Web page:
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Image from page 166 of "Railway and locomotive engineering : a practical journal of railway motive power and rolling stock" (1901) | by Internet Archive Book Images
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Image from page 166 of "Railway and locomotive engineering : a practical journal of railway motive power and rolling stock" (1901)

Identifier: railwaylocomotiv38newy

Title: Railway and locomotive engineering : a practical journal of railway motive power and rolling stock

Year: 1901 (1900s)


Subjects: Railroads Locomotives

Publisher: New York : A. Sinclair Co

Contributing Library: Carnegie Library of Pittsburgh

Digitizing Sponsor: Lyrasis Members and Sloan Foundation



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Text Appearing Before Image:

Stock and Appliances Vol. xxxvm 114 Liberty Street, New York, June, 1925 No. 6 The First Virginian Electric Locomotive Bv E. I. Staples, General Engineer, Westinghouse Electric & Manufacturing Company The first of the electric locomotives for tlie \irginianRailway was formally tested and demonstrated on May14 before a gathering of the officials of that Companyat the East Pittsburgh ANorks of the WestinghouseElectric & Manufacturing Company. It will be remembered that the Nirginian electrificationcontract was the largest ever awarded, amounting to$15,000,000. all electrical apparatus to be furnished by tion of this section will be inaugurated before the closeof the year 1925. The \irginian Railway was conceived and built forthe sole purpose of moving coal from the rich NewRiver and Pocahontas fields to tidewater at Norfolk.From the very beginning this road has been noted forheavv rolling stock, large trains and high operatingefficiency. The part of the road which is being elec-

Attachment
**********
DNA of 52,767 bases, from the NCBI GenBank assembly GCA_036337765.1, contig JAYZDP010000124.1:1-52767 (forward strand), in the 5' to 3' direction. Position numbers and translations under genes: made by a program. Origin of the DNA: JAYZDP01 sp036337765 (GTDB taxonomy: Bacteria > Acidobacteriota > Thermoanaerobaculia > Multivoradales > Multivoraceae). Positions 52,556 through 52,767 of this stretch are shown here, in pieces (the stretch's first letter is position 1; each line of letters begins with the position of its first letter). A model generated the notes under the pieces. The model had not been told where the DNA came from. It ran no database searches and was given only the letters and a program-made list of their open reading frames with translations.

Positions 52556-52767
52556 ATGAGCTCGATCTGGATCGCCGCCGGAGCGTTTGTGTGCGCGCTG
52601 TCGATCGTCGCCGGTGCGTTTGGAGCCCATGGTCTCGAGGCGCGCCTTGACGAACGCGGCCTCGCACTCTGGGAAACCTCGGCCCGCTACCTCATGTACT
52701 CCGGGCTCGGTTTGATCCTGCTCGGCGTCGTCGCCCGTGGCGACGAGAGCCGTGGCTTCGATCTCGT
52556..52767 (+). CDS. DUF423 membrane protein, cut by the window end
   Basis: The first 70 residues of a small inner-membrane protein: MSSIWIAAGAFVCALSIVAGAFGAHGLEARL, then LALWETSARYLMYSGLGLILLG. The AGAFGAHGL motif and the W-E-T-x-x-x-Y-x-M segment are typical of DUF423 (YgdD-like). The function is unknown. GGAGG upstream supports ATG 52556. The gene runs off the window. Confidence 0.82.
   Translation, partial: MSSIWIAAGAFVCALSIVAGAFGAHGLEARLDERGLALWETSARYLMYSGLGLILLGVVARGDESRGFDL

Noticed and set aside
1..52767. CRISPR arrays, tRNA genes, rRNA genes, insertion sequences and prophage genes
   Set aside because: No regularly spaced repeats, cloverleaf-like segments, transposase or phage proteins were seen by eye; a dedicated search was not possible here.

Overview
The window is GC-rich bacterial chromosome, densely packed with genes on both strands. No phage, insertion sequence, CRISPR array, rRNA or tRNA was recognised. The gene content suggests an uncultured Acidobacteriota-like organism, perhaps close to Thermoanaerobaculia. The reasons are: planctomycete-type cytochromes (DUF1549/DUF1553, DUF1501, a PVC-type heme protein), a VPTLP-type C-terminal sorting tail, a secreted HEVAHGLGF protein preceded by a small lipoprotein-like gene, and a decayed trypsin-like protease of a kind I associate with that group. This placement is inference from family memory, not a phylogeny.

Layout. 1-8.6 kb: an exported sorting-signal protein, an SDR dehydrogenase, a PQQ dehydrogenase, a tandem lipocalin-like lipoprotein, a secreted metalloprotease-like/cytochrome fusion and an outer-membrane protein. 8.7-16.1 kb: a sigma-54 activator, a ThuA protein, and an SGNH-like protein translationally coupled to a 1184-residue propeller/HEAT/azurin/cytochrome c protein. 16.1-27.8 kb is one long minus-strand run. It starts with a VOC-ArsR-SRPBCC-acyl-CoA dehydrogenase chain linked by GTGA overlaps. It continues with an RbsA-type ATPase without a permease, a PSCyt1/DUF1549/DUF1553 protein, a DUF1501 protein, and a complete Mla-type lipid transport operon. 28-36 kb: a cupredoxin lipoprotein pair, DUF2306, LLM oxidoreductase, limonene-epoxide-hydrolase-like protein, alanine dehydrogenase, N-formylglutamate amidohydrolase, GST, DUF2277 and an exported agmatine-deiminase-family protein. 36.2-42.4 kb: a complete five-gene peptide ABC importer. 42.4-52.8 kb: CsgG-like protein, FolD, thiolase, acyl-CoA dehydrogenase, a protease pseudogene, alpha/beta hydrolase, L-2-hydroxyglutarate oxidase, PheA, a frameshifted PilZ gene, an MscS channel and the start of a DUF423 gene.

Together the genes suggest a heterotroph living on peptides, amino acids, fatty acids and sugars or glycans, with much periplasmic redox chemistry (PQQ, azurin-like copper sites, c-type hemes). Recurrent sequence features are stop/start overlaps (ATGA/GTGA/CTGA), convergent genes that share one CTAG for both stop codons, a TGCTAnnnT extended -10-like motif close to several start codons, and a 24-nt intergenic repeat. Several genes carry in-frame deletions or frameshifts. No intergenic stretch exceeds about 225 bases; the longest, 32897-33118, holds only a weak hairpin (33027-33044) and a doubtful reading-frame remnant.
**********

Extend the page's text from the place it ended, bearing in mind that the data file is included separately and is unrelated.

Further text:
Text Appearing After Image:

First Electric Locomotive Completed tor the Virginian Railway by the Westinghouse Electric & Manufactuiing Company the Westinghouse Company, the mechanical i)arls ot thelocomotive, such as trucks and cabs were supplied bythe American Locomotive Company. It called for thirty-six motive f)ower units, the normal road locomotive toconsist of three of these units semi-i^ermanently coupledtogether to form the largest and most powerful loco-motive in the world. This locomotive measures 152 feetin length, weighs 1,276,000 pounds, and develops amaximum tractive effort of 277.500 pounds. The electrification includes 133.6 miles of route and213 track miles. The power plant for supplying the11,000-volt alternating current is rapidly nearing com-pletion. A part of the overhead catenary structure hasbeen installed and the remainder of the locomotives willbe shipped on a schedule of one and two locomotivesper month. Tt is e.xpected that complete electric opera- trified, between Mullens, West Vir



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